The Church’s Respect for Its Host Societies Permits the Work of Salvation to Continue

Fifth, it helps me to keep this in mind as well: whatever aggravations I feel I have to accommodate and endure, the work of salvation is still able to go forward because of the respect the Church displays toward its various host societies. Proclaiming the gospel, perfecting the Saints, redeeming the dead, caring for the poor and needy—all continue, here and throughout the world. It would take a very significant issue to justify putting all that at risk. Being a good citizen, and being seen as such, allows the Church to pursue the work of salvation.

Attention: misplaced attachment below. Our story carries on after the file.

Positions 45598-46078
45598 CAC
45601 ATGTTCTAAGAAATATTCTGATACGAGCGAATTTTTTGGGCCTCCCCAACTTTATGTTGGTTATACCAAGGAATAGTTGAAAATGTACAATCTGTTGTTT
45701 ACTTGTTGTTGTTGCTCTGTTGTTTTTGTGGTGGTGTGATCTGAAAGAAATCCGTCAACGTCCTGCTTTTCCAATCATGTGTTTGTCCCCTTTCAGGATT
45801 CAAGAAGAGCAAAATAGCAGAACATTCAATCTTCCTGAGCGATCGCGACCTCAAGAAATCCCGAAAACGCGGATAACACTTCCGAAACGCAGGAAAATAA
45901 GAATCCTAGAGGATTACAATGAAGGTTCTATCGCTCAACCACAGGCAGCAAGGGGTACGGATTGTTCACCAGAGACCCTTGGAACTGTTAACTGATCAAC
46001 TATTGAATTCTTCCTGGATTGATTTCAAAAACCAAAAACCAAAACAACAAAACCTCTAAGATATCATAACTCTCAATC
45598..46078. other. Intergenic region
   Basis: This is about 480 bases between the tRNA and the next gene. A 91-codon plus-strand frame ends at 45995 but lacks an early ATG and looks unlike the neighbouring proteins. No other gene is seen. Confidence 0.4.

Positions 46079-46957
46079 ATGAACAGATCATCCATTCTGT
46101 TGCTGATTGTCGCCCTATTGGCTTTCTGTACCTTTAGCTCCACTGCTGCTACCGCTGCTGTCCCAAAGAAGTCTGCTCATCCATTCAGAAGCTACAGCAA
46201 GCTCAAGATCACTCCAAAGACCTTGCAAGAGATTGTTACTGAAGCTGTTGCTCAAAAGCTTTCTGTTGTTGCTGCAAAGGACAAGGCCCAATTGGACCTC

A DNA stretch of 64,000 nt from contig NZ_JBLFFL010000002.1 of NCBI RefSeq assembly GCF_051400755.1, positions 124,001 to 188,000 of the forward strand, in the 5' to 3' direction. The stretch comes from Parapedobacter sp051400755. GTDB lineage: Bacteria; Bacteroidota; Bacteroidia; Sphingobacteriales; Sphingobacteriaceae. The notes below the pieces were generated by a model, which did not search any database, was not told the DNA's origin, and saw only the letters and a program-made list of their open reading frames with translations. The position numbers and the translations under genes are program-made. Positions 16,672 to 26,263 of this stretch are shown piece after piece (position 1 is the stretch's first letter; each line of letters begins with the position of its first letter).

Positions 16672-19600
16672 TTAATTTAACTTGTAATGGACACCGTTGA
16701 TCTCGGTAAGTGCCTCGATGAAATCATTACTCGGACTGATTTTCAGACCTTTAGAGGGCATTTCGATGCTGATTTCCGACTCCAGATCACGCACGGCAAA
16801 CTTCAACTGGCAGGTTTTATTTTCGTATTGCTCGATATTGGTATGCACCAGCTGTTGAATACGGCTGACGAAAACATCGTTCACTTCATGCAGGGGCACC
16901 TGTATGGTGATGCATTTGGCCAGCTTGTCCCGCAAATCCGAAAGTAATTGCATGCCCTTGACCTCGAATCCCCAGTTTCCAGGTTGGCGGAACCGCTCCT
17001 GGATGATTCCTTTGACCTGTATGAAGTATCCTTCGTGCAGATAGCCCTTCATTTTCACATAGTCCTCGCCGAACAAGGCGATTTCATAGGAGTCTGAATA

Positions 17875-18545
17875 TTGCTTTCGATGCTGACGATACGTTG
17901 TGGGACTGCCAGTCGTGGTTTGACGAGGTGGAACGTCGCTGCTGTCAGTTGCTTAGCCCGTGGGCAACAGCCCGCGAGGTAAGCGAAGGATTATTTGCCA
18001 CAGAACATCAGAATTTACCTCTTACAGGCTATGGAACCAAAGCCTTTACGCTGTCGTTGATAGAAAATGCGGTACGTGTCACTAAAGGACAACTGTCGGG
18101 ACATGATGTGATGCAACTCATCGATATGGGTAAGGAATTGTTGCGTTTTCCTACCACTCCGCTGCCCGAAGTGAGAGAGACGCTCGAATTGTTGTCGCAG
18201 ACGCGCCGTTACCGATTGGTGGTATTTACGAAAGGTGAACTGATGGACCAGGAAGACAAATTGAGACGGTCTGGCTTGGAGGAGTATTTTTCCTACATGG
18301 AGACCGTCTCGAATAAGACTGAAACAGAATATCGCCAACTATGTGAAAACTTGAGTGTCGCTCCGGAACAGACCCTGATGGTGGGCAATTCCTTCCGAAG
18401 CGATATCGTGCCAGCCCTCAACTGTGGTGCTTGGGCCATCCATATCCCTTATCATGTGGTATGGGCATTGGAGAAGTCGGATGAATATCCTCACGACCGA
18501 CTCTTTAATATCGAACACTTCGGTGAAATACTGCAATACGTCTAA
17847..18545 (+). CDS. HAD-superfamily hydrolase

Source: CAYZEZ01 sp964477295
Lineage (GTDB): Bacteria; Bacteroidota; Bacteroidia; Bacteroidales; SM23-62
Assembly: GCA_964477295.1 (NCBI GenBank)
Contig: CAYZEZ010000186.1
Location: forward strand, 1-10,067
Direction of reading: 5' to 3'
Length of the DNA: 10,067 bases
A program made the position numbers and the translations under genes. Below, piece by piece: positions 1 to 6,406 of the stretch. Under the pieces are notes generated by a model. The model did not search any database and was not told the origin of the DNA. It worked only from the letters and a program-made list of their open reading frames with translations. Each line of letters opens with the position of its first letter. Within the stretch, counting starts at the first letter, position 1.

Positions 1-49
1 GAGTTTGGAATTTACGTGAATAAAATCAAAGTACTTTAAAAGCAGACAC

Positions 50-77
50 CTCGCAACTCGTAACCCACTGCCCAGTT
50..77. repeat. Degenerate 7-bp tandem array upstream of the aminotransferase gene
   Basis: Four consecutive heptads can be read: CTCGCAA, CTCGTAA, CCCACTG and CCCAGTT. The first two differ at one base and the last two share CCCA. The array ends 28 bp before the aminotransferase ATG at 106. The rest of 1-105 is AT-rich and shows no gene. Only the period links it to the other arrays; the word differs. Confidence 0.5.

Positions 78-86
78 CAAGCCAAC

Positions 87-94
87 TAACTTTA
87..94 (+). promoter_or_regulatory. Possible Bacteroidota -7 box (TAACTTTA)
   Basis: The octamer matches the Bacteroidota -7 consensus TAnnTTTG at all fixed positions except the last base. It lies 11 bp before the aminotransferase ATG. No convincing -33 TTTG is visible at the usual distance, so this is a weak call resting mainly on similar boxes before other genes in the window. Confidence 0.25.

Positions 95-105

It is interesting, for example, that the Church practiced and defended polygamy for decades, and yet when it could no longer be sustained within its host society, the Lord stopped the practice. Though defended vigorously for all that time, even it was not a hill to die on. Of course, there were some who thought it was a hill to die on and thus resisted the change. To them the cons were obvious and they could see no pros. But they were mistaken. Under the Lord’s direction, the Church respected the authorized decisions of government leaders and, as a result, it was permitted to continue the essential work of salvation and the gradual building of Zion—none of which would have occurred if the Church had resisted and chosen that as the hill to die on.